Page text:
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Regarding the knowledge about the first action in dealing with unresponsive patients, 32% of the participants chose to activate emergency medical services (EMS) first. The majority of participants (71%) knew the correct location of chest compression showing similar percentage between female and male participants (77.6% and 64%, respectively) [Table 1]. A total of 67% of the participants were familiar about the right compression-ventilation ratio that should be given in CPR in case of a single rescuer, showing significant difference between 3rd, 4th, 5th year, and interns (80%, 53%, 54%, and 88%, respectively; P = 0.003) [Table 2]. Female participants were significantly more aware about the primary management of spontaneous bleeding after extraction than the male participants (65% and 47%, respectively; P = 0.035). Forty percent of the participants chose antihistamine as the first drug in case of anaphylaxis, while only 33% chose adrenaline as the first drug of choice [Table 1]. The knowledge about the primary management in case of epileptic fits in the dental chair was similar between female and male participants (54% and 56%, respectively).

Sublingual nitrates were the most chosen answer regarding the management of patient suffering from angina pain, showing significant difference between the academic years (46% of third, 60% of forth, 56% of 5th year, and 94% of the interns; P = 0.007). Only 35% chose to perform abdominal thrusts (also known as the Heimlich maneuver) to relieve choking in responsive adult or child. Moreover, regarding choking in unresponsive adult or child, a total of 53% chose CPR as the first management with a significant difference between female and male participants (62% and 44%, respectively; P = 0.035). When we asked the participant about the emergency situation that was faced during their practice, 28% of the participants reported syncope as the most common emergency situation; others reported hemorrhage, hyperglycemia, and seizures.


   Discussion Top


Although the occurrence of life-threatening emergencies in dental offices is infrequent, many factors can increase the likelihood of such incidents. These include (1) the increasing number of older persons seeking dental care, (2) therapeutic advances in the medical and pharmaceutical professions, (3) the growing trend toward longer dental appointments, and (4) the increasing use and administration of drugs in dentistry.[10] The results of a postal questionnaire undertaken in Australia reported that 1 in 7 out of the 1250 general dental practitioners had to perform resuscitation.[11] A similar study done in Great Britain over a period of 10 years found that an emergency event was reported, on average, for every 4.5 practice years in England and Wales and 3.6 years in Scotland. The study also found that there were 1.9 cases of syncope reported per dentist per year.[12] Completed questionnaire received from 199 dental practitioners in New Zealand showed that 65% respondents had experienced at least one medical emergency in their practice in the last 10 years.[13]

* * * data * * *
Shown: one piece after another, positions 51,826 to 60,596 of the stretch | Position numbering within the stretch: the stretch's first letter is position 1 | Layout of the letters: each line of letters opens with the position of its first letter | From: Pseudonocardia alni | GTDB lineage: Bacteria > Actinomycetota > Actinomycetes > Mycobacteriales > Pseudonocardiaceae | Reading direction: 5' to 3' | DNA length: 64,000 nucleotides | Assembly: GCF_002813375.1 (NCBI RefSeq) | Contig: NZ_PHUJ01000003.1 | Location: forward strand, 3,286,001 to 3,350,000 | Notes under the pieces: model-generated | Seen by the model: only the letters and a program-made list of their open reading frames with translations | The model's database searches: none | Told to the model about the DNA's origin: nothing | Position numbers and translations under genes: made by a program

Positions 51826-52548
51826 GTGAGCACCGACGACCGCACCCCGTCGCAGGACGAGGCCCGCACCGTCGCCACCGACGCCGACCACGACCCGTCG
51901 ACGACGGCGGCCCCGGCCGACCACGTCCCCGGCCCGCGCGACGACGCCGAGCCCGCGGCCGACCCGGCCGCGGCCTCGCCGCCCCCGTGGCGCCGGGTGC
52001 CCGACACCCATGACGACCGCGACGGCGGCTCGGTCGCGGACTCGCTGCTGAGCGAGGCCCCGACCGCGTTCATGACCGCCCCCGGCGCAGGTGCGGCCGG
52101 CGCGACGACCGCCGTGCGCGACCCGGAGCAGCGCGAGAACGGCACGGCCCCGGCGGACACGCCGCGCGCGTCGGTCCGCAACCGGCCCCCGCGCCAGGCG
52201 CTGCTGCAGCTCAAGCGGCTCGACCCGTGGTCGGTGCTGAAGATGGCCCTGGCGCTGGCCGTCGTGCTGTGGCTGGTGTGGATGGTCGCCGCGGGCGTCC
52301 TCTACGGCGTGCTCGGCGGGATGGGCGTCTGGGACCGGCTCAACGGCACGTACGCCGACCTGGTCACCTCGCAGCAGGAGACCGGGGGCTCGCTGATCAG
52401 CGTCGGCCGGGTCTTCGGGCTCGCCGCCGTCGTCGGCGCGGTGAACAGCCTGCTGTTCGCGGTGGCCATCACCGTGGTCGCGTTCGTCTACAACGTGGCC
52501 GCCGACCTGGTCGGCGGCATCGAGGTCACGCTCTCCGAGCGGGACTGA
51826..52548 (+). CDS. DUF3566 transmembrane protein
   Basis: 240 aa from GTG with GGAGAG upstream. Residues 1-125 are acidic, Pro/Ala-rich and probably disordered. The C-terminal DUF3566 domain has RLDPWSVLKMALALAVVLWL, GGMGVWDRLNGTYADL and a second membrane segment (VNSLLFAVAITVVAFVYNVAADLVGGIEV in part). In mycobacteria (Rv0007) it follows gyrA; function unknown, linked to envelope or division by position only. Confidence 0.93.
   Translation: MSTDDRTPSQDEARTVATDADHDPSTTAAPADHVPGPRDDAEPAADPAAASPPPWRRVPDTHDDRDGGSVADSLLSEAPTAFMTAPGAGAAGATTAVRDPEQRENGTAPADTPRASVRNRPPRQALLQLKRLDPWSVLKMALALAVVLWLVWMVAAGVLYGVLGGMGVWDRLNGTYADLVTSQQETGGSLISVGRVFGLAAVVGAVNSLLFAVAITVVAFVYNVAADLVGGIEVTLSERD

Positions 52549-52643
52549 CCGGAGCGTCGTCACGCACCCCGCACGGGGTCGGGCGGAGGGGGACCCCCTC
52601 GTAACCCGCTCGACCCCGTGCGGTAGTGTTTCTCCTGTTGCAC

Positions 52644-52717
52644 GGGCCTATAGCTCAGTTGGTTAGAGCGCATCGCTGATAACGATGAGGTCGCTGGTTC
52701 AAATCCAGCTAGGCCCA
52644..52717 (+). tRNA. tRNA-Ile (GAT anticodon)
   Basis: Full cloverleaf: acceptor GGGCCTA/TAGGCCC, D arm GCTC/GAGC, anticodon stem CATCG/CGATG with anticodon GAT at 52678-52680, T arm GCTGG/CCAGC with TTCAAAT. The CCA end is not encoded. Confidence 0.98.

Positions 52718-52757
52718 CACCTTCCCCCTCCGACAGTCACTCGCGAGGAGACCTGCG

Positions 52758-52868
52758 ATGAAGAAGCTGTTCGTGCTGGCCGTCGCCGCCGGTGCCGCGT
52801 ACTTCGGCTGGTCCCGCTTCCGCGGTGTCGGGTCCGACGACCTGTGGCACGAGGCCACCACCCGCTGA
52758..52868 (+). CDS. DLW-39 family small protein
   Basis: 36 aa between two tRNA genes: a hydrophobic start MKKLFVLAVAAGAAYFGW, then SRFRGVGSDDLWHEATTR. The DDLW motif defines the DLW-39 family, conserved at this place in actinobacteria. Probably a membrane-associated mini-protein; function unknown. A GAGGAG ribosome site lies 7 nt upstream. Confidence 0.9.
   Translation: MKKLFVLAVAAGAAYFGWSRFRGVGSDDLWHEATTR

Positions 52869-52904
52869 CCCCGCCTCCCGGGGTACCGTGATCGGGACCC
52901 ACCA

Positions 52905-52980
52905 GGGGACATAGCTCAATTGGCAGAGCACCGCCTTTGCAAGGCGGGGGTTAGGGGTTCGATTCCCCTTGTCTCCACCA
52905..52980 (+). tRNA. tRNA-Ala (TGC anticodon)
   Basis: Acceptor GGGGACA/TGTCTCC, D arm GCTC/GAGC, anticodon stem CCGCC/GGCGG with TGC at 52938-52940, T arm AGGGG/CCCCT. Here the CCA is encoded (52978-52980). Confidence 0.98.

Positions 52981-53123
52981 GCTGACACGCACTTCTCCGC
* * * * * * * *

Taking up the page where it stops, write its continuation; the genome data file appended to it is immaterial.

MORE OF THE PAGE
All attempts must be made to prevent the occurrence of a medical emergency, and this prevention begins as soon as the patient is asked about his/her medical history.[14] According to the present study, higher number of the participants (89.5%) recorded the medical history of their patients, including medications and allergy before dental treatment, showing a significant difference between the academic years. As per the protocol, all dentists need to record the medical history as it may help them to recognize the possible complication/s and modify the treatment plan when required.[14],[15]

Obtaining vital signs provide a baseline measurement from which alterations in the patient's condition can be determined. This is a practice not frequently seen in all dental offices. Vital signs including blood pressure, pulse, respiratory rate, and temperature should be measured before each treatment.[16] In our study, 29.4% of the participants mentioned that obtaining vital signs before commencing any treatment, while 20.3% of them did not. Moreover, the majority of them (50.3%) believed that the vital signs are important when the patient's condition requires such as hypertension, diabetes, asthma, and heart diseases in general. In addition, some of them reported that the need to obtain the vital signs depends on the procedure to be done such as scaling, extraction, and oral surgeries.

The knowledge about the availability of emergency drugs is mandate. It seems prudent to prepare an emergency drug kit consisting of drugs, which are considered to be essential. The guidelines differ in recommended drug and equipments.[17] We found that respondents in our study had a good knowledge in the availability of adrenaline followed by antihistamine (88.1% and 81.7%, respectively). The knowledge was not at an acceptable level, particularly with drugs such as hydrocortisone and atropine (46.8% and 3.5%, respectively).